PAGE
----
Ways you can support children in the transition to New Year

As we leave 2021 behind us, the New Year brings hope, challenges, and new beginnings. Setting resolutions for 2022, the New Year brings new feelings in not only ourselves but our children. How can we support children as they look forward to, or are fazed by, the uncertainty of a new year?

The change is unavoidable, however by managing it carefully we can reassure children as they adjust into 2022. This guide covers some things you can do to support children as we transition to the New Year.

Reintroduce yourself in the New Year and encourage children to do the same

There can be a lot happening in the first weeks of the New Year. Bring yourself and your children back to familiarity by introducing “Who Am I?”

What is your name? What do you do? What do you like and dislike? Reiterate that relationship with the children in your class, and reassure them.

Although the year has changed their learning environment is a safe space. They can share feelings about apprehensions in the transition to a new year.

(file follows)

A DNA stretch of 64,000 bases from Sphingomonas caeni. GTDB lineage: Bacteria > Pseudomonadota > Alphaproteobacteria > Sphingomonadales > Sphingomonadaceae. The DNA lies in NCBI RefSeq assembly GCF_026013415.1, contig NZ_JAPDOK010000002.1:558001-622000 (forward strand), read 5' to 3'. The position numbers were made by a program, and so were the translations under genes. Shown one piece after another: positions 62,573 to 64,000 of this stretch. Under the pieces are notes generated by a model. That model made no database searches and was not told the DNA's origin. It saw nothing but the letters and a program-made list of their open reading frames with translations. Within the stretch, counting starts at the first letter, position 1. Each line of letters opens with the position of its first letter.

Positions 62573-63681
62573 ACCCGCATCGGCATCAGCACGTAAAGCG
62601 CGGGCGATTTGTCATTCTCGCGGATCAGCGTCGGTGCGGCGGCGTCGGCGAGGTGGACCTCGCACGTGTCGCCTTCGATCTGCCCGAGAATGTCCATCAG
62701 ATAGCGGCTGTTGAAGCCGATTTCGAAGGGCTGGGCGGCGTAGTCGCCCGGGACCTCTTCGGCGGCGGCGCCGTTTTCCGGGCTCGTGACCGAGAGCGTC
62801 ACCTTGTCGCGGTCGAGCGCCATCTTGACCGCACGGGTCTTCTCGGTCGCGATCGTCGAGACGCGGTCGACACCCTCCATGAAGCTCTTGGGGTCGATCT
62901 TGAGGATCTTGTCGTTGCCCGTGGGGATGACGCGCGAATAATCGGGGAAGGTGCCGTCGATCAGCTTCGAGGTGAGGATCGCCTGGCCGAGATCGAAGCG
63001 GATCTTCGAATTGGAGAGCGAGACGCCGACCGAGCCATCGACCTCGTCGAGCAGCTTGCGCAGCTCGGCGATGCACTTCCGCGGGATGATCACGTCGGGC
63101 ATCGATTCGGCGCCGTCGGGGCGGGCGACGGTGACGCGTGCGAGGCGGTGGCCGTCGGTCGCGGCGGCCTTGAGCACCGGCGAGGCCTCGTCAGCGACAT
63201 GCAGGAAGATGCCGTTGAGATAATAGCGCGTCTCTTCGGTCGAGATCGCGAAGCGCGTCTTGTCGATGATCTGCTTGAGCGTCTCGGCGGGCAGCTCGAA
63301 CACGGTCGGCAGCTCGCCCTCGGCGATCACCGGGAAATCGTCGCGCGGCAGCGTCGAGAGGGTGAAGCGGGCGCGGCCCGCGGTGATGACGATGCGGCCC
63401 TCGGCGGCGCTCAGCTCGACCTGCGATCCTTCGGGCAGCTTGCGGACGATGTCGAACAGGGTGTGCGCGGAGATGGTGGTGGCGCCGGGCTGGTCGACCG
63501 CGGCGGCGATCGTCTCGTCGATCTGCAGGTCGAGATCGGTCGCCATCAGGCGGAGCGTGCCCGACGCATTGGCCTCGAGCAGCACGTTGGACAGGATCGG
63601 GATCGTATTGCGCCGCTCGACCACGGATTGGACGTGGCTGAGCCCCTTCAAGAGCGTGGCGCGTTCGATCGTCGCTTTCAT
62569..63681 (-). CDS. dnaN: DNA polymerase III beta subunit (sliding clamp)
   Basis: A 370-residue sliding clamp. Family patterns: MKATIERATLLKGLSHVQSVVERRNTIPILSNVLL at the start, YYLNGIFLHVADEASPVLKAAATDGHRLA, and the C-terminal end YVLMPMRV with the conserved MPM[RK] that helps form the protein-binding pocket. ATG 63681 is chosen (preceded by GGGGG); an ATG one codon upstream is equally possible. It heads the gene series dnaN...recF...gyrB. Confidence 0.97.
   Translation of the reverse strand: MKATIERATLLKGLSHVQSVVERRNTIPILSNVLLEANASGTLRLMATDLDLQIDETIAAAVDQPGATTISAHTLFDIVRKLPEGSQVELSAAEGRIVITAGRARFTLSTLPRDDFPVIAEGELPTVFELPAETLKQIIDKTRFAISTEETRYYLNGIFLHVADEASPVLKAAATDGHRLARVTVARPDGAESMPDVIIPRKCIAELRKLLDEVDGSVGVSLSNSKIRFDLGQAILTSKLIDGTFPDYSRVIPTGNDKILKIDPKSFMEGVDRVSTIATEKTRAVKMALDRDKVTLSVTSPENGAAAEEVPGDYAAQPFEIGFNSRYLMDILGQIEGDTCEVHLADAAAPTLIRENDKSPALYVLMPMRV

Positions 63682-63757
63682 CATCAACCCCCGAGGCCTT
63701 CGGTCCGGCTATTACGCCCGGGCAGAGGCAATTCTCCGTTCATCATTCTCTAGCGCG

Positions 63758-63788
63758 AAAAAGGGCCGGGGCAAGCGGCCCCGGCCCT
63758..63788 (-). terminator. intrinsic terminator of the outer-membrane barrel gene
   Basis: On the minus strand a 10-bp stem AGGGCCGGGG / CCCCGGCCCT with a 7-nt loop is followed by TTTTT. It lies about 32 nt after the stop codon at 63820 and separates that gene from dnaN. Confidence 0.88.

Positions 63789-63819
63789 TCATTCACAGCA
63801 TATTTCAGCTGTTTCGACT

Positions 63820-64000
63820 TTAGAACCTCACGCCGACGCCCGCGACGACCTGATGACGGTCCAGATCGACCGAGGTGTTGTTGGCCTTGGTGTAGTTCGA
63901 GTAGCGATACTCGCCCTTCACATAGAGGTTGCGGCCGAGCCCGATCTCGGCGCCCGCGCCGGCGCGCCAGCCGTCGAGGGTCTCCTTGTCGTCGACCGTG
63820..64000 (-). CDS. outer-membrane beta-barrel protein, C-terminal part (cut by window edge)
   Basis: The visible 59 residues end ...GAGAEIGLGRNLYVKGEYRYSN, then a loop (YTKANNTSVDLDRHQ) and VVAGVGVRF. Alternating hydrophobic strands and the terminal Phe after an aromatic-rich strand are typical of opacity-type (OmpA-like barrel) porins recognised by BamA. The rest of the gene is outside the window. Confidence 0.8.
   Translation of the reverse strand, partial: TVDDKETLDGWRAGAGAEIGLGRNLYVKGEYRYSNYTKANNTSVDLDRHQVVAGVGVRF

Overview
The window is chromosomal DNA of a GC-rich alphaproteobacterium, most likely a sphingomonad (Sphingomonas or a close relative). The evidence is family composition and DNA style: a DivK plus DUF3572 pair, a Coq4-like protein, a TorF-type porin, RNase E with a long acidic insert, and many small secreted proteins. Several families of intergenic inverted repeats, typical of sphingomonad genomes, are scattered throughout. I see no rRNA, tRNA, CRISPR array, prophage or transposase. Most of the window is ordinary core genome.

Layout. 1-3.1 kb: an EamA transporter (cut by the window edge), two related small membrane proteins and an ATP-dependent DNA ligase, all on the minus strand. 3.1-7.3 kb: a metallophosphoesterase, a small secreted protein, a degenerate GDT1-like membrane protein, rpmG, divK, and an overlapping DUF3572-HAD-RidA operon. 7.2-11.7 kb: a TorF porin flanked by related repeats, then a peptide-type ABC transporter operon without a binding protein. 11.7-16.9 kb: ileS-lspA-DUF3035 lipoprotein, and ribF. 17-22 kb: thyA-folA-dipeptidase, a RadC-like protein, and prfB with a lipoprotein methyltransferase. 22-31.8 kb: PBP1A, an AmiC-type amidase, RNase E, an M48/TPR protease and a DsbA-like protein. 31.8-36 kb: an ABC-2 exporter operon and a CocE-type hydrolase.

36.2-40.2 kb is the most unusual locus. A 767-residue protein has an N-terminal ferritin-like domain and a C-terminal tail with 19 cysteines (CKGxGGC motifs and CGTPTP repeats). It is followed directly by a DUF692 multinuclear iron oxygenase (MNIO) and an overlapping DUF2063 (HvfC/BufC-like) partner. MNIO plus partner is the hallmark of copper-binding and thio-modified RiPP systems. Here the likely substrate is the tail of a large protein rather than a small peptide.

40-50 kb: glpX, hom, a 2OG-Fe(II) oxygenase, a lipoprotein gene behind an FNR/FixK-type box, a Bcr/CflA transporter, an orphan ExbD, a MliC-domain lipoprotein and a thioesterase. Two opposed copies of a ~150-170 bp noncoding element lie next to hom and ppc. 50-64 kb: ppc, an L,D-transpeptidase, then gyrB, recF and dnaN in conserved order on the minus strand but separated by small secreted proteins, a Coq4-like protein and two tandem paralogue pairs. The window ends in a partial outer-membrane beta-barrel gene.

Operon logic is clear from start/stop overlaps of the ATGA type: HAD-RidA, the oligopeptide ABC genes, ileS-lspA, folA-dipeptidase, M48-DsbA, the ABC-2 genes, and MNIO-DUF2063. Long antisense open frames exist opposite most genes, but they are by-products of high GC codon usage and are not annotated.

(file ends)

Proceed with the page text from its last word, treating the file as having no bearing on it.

Show children that you are there to help them

Recognize firstly when a child is feeling nervous, then acknowledge emotions without a sense of judgment. Using the phrase “I wonder” helps make the child feel validated and listened to. They are ensured that there are adults who can support them.

Emotion language helps children understand and become familiar with words about their emotions and feelings. This therefore encourages essential life skills and setting foundations for their future learning.

Use familiar props to support children

Using familiar props and resources will make young children feel secure and help to normalize their big feelings and emotions. Sorting games encourage curiosity as well as fine motor skills, counting, and recognizing volume. Games and common interests allow friendships to spark and stimulate conversation. Finally, props such as superhero figures can encourage role play and talk about emotions.

Change can be difficult, even for the smallest transitions. As a new year begins, we should ensure that children remain excited in their early years.

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